Lava field in Lanzarote twice as thick as previously thought, Canary Islands

timanfaya national park dried lava by the netherlands and beyond stillshot

An international group of researchers reporting in AGU’s Geochemistry, Geophysics, Geosystems used radar satellites to measure how fast parts of the lava fields in Lanzarote, Canary Islands are sinking nearly three centuries after a massive eruption that lasted from 1730 – 1736 (VEI 3). Their results show that when multiple stacked lava flows get very thick (here estimated at over 100 m / 330 feet in thickness), they are still able to continue deforming centuries later.

  • The researchers detected multi-decade subsidence of up to 6 mm (0.25 inches) per year across Timanfaya lavas emplaced almost 300 years ago using InSAR time series
  • Peak subsidence is consistent with the cooling of 100 – 150 m (330 – 490 feet) thick lava flows

The 1730 – 1736 eruption on Lanzarote was one of the most significant volcanic eruptions to occur on the Canary Islands, with lavas covering over 200 km2 (77 mi2), the authors noted.1

Globally, it is volumetrically the third largest known subaerial basaltic fissure eruption in the past 1 100 years.

The team used Sentinel-1 and ENVISAT interferograms on both ascending and descending orbits to construct a time series of line-of-sight surface displacements and calculate linear vertical deformation rates.

“We resolve a constant subsidence rate of about 6 mm/yr [0.25 inches/yr] associated with an area of ∼20 km2 [7.7 mi2] within the central and western portion of the Timanfaya lava flows relative to the rest of the island.

This is consistent over the 28-year period (1992–2020) covered by the Sentinel-1 and ENVISAT data when combined with the previously published ERS data.

“Time series constructed using Sentinel-1 short interval interferograms have previously been shown to suffer systematic biases and we find that by making longer period interferograms these biases can be mitigated (when compared against an averaged stack of 1-year interferograms).”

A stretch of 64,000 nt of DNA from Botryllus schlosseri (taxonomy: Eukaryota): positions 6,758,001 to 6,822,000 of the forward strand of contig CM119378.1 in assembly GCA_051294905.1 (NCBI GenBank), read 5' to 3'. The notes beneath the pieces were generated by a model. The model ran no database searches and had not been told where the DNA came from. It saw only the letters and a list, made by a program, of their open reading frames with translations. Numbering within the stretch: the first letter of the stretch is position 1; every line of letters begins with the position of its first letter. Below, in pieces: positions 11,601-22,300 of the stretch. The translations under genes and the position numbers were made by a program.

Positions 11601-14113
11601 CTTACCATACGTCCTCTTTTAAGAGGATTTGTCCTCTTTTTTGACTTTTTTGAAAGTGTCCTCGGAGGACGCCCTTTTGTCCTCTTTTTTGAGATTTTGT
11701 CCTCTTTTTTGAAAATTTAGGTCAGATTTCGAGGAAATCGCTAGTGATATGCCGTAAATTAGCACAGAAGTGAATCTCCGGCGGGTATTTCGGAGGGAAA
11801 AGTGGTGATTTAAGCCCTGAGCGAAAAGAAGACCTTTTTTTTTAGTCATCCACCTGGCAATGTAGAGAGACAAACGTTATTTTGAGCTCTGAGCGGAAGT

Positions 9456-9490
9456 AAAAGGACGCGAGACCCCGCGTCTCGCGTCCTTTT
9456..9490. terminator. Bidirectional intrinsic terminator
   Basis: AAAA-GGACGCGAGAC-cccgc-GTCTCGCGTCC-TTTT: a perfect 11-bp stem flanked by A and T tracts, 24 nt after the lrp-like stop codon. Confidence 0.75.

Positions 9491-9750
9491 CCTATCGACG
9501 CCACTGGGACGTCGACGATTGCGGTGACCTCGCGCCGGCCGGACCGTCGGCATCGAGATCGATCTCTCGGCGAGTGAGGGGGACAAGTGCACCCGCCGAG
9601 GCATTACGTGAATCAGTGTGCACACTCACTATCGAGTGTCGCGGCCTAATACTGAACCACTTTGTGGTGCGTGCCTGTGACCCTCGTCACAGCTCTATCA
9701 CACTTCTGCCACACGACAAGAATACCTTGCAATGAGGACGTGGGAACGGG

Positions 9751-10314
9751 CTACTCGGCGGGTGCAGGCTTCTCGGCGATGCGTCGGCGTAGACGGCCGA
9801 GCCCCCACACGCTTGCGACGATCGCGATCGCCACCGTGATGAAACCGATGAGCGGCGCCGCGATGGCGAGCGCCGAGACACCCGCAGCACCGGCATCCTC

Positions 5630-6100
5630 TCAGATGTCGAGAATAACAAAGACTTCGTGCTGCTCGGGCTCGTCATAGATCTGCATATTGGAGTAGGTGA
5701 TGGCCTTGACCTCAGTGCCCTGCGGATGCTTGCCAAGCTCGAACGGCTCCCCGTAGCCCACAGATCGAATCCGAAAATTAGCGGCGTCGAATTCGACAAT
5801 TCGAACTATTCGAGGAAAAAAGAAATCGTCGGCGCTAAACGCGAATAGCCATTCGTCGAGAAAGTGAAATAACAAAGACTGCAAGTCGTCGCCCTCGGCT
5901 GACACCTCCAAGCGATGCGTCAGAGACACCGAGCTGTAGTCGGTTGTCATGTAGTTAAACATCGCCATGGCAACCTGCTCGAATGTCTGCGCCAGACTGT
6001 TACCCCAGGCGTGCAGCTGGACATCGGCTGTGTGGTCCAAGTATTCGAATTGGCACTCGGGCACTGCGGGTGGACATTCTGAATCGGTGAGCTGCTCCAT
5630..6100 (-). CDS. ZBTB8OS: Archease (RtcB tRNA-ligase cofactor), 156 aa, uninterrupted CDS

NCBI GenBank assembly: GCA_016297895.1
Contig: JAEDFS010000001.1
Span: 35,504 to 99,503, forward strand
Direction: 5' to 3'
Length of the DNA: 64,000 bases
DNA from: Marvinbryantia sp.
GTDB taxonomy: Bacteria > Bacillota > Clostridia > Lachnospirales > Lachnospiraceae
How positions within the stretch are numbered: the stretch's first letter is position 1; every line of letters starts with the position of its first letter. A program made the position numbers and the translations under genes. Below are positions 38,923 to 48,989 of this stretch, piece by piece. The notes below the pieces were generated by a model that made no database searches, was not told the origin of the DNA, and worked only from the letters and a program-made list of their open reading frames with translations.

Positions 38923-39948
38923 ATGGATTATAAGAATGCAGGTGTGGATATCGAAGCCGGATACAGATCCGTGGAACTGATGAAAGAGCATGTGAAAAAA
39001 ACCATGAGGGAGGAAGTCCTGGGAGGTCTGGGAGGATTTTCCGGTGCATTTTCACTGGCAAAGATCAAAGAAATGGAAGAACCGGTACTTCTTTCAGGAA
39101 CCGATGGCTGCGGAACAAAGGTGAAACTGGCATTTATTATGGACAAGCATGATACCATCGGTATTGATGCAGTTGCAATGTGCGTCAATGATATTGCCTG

Cooling-driven contraction of an intrusion would require an improbably large sill thickness to achieve the observed subsidence rates.

“Our observations are consistent with the cooling of lavas on the order of one hundred meters, twice as thick as previous estimates, which suggests overall lava volume for this eruption may have been underestimated,” the authors said. “This is also evidence of the longest duration of lava flow subsidence ever imaged which indicates that these cumulative thick flows can continue to deform significantly even three centuries after emplacement.”

As the authors themselves recall, the last eruption in the Canary Islands, that of Cumbre Vieja, of much lesser importance (although with greater damage, because it devastated a densely populated area) left lava fields with thicknesses of up to 60 m (200 feet).2

Geological summary

The 60 km (37 miles) long island of Lanzarote at the NE end of the Canary Islands contains the largest concentration of youthful volcanism in the Canaries.

Pleistocene-and-Holocene cinder cones and lava flows erupted along NE-SW fissures are found throughout the low-altitude arid island and on smaller islands to the north.

The largest historical eruption of the Canary Islands took place during 1730-36, when long-term eruptions from a fissure formed the Montañas del Fuego and produced voluminous lava flows that covered about 200 km2 (77 mi2).

The lava flows reached the western coast along a broad, 20 km (12 miles) wide front. The villages of Maretas and Santa Catalina were destroyed, along with the most fertile valleys and estates on the island.

An eruption during 1824 produced a much smaller lava flow that reached the SW coast.

This volcano is located within the Lanzarote and Chinijo Islands, a UNESCO Global Geopark property.3

References:

1 Nearly three centuries of Lava Flow Subsidence at Timanfaya, Lanzarote – AGU Geochemistry, Geophysics, Geosystems – October 8, 2022 – https://doi.org/10.1029/2022GC010576 – FREE ACCESS

2 The Timanfaya lavas shrink 0.6 centimeters a year and three centuries later they continue to cool – Diario de Lanzarote – October 17, 2022

3 Lanzarote – Geological summary – GVP

Featured image credit: The Netherlands and Beyond (stillshot)

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